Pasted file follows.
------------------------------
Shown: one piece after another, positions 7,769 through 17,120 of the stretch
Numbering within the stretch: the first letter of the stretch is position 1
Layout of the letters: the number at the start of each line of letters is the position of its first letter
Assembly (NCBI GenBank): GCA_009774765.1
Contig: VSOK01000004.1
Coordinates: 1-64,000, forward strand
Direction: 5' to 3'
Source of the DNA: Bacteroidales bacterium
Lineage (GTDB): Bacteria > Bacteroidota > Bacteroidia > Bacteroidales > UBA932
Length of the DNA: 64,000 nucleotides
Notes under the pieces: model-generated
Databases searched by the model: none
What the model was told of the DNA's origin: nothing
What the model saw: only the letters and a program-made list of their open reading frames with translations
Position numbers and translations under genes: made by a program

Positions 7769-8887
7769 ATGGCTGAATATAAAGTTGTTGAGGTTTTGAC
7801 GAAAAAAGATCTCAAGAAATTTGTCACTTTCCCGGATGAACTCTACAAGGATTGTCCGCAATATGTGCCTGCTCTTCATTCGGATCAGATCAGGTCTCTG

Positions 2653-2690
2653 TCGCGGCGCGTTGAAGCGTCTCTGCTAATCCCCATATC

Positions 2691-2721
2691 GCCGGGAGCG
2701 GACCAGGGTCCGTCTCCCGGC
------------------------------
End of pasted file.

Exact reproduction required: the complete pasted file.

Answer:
Shown: one piece after another, positions 7,769 through 17,120 of the stretch
Numbering within the stretch: the first letter of the stretch is position 1
Layout of the letters: the number at the start of each line of letters is the position of its first letter
Assembly (NCBI GenBank): GCA_009774765.1
Contig: VSOK01000004.1
Coordinates: 1-64,000, forward strand
Direction: 5' to 3'
Source of the DNA: Bacteroidales bacterium
Lineage (GTDB): Bacteria > Bacteroidota > Bacteroidia > Bacteroidales > UBA932
Length of the DNA: 64,000 nucleotides
Notes under the pieces: model-generated
Databases searched by the model: none
What the model was told of the DNA's origin: nothing
What the model saw: only the letters and a program-made list of their open reading frames with translations
Position numbers and translations under genes: made by a program

Positions 7769-8887
7769 ATGGCTGAATATAAAGTTGTTGAGGTTTTGAC
7801 GAAAAAAGATCTCAAGAAATTTGTCACTTTCCCGGATGAACTCTACAAGGATTGTCCGCAATATGTGCCTGCTCTTCATTCGGATCAGATCAGGTCTCTG

Positions 2653-2690
2653 TCGCGGCGCGTTGAAGCGTCTCTGCTAATCCCCATATC

Positions 2691-2721
2691 GCCGGGAGCG
2701 GACCAGGGTCCGTCTCCCGGC